A 300,000-square-foot mixed-use development proposed in Redwood City received strong support from child care, business and housing officials Tuesday night as the city’s Planning Commission weighed in on the project’s draft environmental report.
Hines, a global development firm based in San Francisco, has partnered with Habitat for Humanity Greater San Francisco, to build a four-story office building and four-story 100% below-market-rate housing development at 1125 Arguello St.
Two of three historically designated homes on the site will also be incorporated into plans for a new 4,000-square-foot child care center. The third home and four other structures, including a former Pacific Gas and Electric courtyard, will be demolished to make way for the new project.
According to the draft environmental impact report presented to the Planning Commission Tuesday, the development is not expected to cause any significant or unavoidable impacts to the surrounding area including on air quality, cultural resources, noise or tribal cultural resources.
Supporters lauded the development team for what they say is a project that provides solutions to a number of city issues by promising to develop affordable transit-oriented homes near downtown and child care.
“These are the community members that make Redwood City such an attractive place to call home but they struggle to find, afford and hold onto suitable places to live. The solutions aren’t easy but they exist. And the solution by Habitat and Hines is one of them,” Ken Chan, a senior organizer with Housing Leadership Council, said.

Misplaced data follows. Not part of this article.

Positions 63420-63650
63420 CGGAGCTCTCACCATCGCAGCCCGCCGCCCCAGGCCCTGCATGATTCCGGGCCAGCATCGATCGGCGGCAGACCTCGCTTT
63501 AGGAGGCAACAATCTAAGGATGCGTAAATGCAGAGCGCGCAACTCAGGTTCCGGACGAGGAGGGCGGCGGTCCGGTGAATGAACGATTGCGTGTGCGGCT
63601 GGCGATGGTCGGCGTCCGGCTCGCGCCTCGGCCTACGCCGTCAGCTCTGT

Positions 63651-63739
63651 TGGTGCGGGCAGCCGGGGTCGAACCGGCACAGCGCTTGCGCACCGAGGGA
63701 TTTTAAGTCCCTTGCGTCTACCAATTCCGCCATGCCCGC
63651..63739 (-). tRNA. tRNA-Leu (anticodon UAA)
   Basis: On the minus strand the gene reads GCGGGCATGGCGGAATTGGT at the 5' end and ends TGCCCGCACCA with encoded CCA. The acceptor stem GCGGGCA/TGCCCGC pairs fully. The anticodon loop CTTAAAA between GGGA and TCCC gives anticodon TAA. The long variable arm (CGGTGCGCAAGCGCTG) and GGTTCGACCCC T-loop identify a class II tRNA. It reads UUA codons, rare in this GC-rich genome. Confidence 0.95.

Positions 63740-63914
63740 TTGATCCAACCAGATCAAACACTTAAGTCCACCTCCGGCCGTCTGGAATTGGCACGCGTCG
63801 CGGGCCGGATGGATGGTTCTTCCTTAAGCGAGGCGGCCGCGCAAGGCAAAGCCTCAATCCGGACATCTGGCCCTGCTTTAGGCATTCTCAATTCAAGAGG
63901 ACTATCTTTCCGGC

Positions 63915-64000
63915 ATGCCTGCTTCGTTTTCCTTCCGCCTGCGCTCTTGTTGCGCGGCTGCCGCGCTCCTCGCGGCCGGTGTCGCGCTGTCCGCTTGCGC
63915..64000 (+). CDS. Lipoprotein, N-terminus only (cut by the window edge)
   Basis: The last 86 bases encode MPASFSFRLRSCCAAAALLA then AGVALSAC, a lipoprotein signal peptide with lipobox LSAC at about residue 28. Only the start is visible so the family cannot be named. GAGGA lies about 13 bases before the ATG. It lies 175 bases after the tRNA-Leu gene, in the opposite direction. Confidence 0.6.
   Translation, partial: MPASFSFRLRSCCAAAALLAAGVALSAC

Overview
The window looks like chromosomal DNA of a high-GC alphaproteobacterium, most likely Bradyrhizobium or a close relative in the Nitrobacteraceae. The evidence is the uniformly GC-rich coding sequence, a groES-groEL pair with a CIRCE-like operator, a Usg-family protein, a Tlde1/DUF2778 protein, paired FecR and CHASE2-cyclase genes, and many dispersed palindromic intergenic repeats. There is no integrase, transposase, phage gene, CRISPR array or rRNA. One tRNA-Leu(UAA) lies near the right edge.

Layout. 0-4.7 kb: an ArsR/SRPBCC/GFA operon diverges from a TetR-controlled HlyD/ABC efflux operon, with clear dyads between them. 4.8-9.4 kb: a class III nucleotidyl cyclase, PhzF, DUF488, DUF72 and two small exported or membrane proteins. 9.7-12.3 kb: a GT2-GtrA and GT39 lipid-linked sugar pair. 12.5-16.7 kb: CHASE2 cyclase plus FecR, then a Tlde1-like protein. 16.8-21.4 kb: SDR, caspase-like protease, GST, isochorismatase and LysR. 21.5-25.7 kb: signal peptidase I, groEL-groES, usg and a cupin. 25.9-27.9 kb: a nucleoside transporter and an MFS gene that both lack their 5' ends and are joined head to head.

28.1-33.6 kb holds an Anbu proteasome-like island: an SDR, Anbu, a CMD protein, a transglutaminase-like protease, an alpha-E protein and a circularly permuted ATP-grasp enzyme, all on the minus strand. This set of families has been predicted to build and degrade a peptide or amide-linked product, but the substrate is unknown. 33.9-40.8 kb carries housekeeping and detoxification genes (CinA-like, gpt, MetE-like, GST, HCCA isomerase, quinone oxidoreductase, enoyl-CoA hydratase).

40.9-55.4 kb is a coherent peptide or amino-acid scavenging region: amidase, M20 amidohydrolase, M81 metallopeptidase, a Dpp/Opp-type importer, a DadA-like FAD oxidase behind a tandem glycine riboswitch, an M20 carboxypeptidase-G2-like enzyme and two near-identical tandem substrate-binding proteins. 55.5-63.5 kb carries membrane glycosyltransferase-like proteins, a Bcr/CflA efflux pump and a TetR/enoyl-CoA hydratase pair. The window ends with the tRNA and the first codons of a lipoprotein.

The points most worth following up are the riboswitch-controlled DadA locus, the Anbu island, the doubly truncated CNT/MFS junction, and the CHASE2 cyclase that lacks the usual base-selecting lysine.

Christine Padilla, director of the child care advocacy nonprofit Build Up San Mateo County, said the project would also help child care center operators who often struggle to find adequate and affordable facilities in Redwood City’s competitive real estate market.
Those future tenants and new office employees will also help to support struggling downtown businesses, Amy Buckmaster, CEO and president of Chamber San Mateo County, said.
“The entire project is transit oriented and within walking distance of downtown, Caltrain, SamTrans bus lines and, one day hopefully, a short shuttle ride away from planned WETA ferry terminal,” Buckmaster said. “Chamber San Mateo County is thrilled to support this project.”
Planning commissioners kept their feedback brief. Chair Rick Hunter, who has raised concerns about the city’s jobs/housing balance, shared his appreciation for the document outlining the number of employees in the city, growth projections and the development’s impact on those figures. Estimates currently indicate it would bring in about 1,358 new employees.
Hunter asked that staff and consultants add similar breakdowns for the alternative options, which include supporting no project, an increasing housing alternative, and a base-level zoning alternative.
Commissioner Isabella Chu asked that staff also incorporate into the document more information on new state legislation reducing parking requirements and analysis into how that would affect the environmental impact of the project.
“Autos represent a third of greenhouse gas emissions. There’s almost no way that would not have a significant impact on the environmental impact of this project,” Chu said.
The public has until Monday, March 20, to provide comments on the draft EIR. Staff and consultants will review and respond to comments within the final EIR and another 10-day public review period will follow once the document is released. Additional public hearings will be held on the final EIR and formal project proposal.
What do these developers see in RWC that they don't see in San Mateo? They seem to be wooing more real estate investment $, presumably to their benefit
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